We recognize that ordinary cell phone users are likely unfamiliar with the complexities of encryption technology. For instance, although entering a password “unlocks” a cell phone, the password itself is not the “encryption key” that decrypts the cell phone’s contents. See Kerr & Schneier, supra at 995. Rather, “entering the [password] decrypts the [encryption] key, enabling the key to be processed and unlocking the phone. This two-stage process is invisible to the casual user.” Id. Because the technical details of encryption technology do not play a role in our analysis, they are not worth belaboring. Accordingly, we treat the entry of a password as effectively decrypting the contents of a cell phone. For a more detailed discussion of encryption technology, see generally Kerr & Schneier, supra.

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On the Security of Password Managers

There’s new research on the security of password managers, specifically 1Password, Dashlane, KeePass, and Lastpass. This work specifically looks at password leakage on the host computer. That is, does the password manager accidentally leave plaintext copies of the password lying around memory?

All password managers we examined sufficiently secured user secrets while in a “not running” state. That is, if a password database were to be extracted from disk and if a strong master password was used, then brute forcing of a password manager would be computationally prohibitive.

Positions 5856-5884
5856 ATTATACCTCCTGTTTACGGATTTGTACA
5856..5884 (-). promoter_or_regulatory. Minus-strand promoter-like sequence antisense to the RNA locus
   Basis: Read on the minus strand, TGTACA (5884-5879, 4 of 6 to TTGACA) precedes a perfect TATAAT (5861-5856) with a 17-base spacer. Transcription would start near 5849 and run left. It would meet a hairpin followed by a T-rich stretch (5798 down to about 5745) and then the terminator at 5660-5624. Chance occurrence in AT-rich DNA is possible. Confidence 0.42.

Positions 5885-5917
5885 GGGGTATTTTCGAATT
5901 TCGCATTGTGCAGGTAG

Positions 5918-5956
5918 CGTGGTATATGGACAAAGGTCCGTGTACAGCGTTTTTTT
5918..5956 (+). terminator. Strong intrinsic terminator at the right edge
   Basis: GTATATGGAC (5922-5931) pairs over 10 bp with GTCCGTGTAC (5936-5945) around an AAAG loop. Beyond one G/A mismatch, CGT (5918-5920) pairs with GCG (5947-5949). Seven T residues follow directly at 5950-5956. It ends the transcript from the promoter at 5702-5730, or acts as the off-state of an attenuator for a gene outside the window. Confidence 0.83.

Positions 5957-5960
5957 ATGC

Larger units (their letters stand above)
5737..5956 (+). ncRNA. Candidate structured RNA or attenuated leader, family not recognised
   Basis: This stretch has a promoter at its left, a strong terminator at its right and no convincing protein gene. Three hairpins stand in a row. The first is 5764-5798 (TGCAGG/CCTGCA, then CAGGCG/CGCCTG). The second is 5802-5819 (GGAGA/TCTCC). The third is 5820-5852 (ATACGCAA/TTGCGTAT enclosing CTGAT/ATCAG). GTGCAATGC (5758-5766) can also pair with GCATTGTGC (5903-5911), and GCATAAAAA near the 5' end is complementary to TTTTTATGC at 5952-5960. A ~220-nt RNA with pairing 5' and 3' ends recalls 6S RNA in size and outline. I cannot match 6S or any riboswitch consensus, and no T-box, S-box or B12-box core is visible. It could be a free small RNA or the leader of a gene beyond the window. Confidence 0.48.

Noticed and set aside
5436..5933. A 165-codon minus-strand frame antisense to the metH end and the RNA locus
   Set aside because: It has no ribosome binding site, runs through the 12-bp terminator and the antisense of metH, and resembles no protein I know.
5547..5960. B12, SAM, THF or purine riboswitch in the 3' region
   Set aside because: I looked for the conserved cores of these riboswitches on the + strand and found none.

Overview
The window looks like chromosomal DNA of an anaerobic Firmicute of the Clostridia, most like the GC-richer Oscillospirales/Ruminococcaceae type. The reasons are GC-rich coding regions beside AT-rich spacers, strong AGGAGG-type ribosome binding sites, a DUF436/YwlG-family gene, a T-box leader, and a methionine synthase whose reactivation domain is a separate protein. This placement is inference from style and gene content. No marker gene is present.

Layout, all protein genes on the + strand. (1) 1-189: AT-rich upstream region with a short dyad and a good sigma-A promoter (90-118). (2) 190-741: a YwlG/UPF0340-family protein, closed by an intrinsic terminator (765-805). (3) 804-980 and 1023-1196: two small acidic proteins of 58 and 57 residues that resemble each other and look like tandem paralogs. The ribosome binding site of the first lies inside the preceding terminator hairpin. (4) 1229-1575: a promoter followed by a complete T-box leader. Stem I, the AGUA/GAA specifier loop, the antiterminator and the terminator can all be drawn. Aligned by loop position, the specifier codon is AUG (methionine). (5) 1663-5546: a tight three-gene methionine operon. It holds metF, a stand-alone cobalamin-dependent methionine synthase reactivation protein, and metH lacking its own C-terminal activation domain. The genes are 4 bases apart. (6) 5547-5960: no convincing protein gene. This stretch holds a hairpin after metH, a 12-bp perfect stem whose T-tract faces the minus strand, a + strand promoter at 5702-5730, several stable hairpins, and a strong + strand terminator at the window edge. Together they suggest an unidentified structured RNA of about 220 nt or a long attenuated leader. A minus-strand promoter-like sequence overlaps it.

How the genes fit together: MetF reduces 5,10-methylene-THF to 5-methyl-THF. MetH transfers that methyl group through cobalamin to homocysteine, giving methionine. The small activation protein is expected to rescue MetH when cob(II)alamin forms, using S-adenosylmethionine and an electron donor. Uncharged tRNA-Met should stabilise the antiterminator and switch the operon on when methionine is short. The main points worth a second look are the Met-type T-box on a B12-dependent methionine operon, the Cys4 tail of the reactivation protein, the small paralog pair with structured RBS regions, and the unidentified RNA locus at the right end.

Each password manager also attempted to scrub secrets from memory. But residual buffers remained that contained secrets, most likely due to memory leaks, lost memory references, or complex GUI frameworks which do not expose internal memory management mechanisms to sanitize secrets.

This was most evident in 1Password7 where secrets, including the master password and its associated secret key, were present in both a locked and unlocked state. This is in contrast to 1Password4, where at most, a single entry is exposed in a “running unlocked” state and the master password exists in memory in an obfuscated form, but is easily recoverable. If 1Password4 scrubbed the master password memory region upon successful unlocking, it would comply with all proposed security guarantees we outlined earlier.